Peter Straub is no stranger to the supernatural. He has written such unsettling novels as Ghost Story, Floating Dragon and Shadowland. He co-authored The Talisman and its sequel Black House with Stephen King, and his horror fiction has earned such honors as the Bram Stoker Award, World Fantasy Award and the International Horror Guild Award.
But to Straub, 73, the perversity of human nature provides the ripest fodder for truly disturbing stories.
“What people are willing to do to one another is pretty awe-inspiring,” he says. “Human beings will justify almost any actions. They’ll bring it in line as moral or at least forgivable behavior.”
Straub’s latest collection, Interior Darkness: Selected Stories (Doubleday, $28.95) reflects that astute outlook. Borrowing works from Houses Without Doors, Magic Terror and 5 Stories as well as three “uncollected” stories, Interior Darkness stares unflinchingly into the black hole of human depravity. In the first story, Blue Rose — around which Straub built the novel trilogy Koko, Mystery and The Throat — a family passes down a legacy of bullying and abuse and 10-year-old Harry begins to understand his penchant for violence. In The Juniper Tree, a boy is molested in a movie theater. In the black, grisly comedy Mr. Clubb and Mr. Cuff, a revenge fantasy goes horribly awry when a jealous husband hires two torturers to punish his unfaithful wife. “We could tell you stories to curl your hair,” Mr. Clubb tells the unfortunate husband — and then proceeds to do so.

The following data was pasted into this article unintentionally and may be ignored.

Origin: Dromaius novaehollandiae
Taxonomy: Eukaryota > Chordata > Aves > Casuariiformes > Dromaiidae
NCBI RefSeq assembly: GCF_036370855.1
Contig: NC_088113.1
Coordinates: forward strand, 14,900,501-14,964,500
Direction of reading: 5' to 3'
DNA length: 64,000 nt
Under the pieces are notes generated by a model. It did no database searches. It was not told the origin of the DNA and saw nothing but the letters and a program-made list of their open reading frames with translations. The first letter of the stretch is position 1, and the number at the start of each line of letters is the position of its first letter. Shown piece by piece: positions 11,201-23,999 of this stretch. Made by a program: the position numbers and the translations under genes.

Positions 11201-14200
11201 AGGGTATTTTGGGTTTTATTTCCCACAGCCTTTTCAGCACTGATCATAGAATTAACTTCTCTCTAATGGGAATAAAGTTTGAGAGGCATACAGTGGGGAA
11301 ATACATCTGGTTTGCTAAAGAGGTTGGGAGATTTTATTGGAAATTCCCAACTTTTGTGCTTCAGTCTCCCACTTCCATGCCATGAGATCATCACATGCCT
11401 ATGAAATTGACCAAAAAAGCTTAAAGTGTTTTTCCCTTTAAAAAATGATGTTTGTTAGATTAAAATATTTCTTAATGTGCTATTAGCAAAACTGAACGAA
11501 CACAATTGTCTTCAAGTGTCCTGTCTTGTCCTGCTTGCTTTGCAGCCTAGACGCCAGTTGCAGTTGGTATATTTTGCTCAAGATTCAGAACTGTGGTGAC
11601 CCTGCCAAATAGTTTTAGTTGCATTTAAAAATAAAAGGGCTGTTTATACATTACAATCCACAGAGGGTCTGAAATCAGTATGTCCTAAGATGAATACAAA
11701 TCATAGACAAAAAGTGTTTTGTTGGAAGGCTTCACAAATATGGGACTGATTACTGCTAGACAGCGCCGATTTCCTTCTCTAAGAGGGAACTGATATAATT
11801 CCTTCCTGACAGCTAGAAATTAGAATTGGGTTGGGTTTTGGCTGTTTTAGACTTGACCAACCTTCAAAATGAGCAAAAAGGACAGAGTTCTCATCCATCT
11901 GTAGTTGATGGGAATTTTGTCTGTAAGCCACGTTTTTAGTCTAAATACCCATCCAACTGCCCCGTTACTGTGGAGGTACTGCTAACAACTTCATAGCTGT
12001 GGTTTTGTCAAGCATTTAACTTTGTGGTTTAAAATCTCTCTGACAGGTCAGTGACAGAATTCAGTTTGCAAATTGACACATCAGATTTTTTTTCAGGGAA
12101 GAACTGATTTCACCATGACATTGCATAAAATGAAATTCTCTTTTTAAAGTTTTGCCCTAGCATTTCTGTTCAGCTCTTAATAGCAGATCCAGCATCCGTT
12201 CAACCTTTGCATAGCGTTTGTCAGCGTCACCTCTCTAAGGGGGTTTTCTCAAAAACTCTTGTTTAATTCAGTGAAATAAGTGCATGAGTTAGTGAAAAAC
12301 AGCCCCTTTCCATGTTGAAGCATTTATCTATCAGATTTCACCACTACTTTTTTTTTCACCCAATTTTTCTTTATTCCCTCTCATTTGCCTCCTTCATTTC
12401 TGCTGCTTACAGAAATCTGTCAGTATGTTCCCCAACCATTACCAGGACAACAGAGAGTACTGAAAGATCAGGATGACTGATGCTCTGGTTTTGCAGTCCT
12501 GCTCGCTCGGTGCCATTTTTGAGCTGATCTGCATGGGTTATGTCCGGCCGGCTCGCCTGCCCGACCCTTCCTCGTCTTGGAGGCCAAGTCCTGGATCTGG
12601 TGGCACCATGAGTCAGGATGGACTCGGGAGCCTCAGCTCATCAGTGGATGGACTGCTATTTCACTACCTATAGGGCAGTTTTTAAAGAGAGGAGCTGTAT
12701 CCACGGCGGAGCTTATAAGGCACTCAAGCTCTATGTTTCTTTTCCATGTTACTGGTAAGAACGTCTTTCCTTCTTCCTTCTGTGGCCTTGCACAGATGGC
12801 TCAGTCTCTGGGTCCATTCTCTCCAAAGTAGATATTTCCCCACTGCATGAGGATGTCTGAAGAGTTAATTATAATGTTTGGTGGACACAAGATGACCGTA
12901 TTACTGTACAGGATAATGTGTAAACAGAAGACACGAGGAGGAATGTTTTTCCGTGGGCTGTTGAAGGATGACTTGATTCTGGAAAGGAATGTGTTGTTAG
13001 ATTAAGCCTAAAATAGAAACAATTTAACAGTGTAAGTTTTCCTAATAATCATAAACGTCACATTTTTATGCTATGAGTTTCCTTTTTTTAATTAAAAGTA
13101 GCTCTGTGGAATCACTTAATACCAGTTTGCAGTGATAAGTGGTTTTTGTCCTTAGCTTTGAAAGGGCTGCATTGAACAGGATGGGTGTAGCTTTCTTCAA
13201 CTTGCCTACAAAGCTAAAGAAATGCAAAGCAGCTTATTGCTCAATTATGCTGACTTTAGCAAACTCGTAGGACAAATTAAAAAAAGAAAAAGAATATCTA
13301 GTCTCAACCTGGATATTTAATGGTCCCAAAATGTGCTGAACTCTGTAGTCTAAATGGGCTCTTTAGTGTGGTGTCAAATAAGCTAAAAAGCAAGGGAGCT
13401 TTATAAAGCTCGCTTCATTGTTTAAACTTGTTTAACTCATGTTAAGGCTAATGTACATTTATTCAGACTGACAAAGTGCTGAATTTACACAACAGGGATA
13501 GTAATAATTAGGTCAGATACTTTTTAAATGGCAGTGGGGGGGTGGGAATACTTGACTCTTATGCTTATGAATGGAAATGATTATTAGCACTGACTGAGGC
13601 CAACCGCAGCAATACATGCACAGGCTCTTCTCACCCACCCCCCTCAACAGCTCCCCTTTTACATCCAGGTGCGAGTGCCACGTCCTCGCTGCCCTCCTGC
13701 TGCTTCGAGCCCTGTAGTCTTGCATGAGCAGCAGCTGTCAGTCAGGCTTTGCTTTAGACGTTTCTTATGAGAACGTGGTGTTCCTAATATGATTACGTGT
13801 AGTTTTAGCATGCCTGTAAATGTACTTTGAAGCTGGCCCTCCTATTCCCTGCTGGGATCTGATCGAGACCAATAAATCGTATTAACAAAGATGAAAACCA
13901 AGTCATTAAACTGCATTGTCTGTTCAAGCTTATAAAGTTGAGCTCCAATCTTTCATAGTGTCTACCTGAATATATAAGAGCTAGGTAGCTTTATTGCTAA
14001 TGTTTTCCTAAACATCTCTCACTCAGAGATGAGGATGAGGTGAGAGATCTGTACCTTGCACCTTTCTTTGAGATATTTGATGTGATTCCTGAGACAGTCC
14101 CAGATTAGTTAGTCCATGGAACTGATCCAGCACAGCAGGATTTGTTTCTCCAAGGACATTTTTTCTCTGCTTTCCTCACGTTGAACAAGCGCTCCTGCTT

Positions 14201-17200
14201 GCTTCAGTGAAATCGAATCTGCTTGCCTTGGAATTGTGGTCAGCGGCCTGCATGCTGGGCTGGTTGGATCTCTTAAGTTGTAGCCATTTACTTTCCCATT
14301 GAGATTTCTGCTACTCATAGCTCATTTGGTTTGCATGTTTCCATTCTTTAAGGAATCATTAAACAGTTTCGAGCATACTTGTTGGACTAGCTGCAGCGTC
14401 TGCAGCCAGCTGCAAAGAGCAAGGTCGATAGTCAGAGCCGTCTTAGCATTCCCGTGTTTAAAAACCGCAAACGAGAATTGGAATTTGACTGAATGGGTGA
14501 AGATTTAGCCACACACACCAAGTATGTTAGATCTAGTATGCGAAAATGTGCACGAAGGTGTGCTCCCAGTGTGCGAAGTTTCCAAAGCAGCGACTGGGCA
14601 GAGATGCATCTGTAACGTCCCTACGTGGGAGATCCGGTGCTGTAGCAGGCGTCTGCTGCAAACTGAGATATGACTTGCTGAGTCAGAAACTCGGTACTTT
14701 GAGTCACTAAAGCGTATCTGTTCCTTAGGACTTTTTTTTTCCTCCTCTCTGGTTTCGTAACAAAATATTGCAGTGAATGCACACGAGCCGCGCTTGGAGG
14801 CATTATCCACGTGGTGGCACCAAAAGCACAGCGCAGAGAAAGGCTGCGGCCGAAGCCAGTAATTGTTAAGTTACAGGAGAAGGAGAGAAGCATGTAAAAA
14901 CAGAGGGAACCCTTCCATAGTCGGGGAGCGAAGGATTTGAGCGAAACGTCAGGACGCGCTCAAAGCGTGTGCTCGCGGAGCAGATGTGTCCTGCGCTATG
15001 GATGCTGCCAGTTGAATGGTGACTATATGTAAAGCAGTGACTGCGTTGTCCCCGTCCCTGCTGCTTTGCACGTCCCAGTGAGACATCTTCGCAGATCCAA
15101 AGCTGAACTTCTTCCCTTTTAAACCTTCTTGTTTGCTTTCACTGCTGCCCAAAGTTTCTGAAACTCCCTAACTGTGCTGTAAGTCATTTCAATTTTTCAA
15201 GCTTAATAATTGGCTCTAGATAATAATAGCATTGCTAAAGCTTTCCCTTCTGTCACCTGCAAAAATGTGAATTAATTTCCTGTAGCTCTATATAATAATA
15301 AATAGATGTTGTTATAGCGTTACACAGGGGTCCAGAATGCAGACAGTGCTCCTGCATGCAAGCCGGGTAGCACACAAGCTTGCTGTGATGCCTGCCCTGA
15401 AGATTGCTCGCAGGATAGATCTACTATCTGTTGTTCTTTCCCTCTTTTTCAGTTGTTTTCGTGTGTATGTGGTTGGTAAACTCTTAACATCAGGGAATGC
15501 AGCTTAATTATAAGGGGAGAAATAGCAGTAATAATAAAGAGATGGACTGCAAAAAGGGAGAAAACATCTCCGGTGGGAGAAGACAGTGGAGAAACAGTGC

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The success of Straub, who lives in Brooklyn with his wife, indicates we continue to have a taste for such dark material. Why?
“It has to do with the messiness of common humanity,” he says. “Despite our best efforts, we are all deeply flawed. The only way to have a moral life is to acknowledge those flaws and not forget about them or deny them.”
Q. How did you go about choosing works for a single anthology?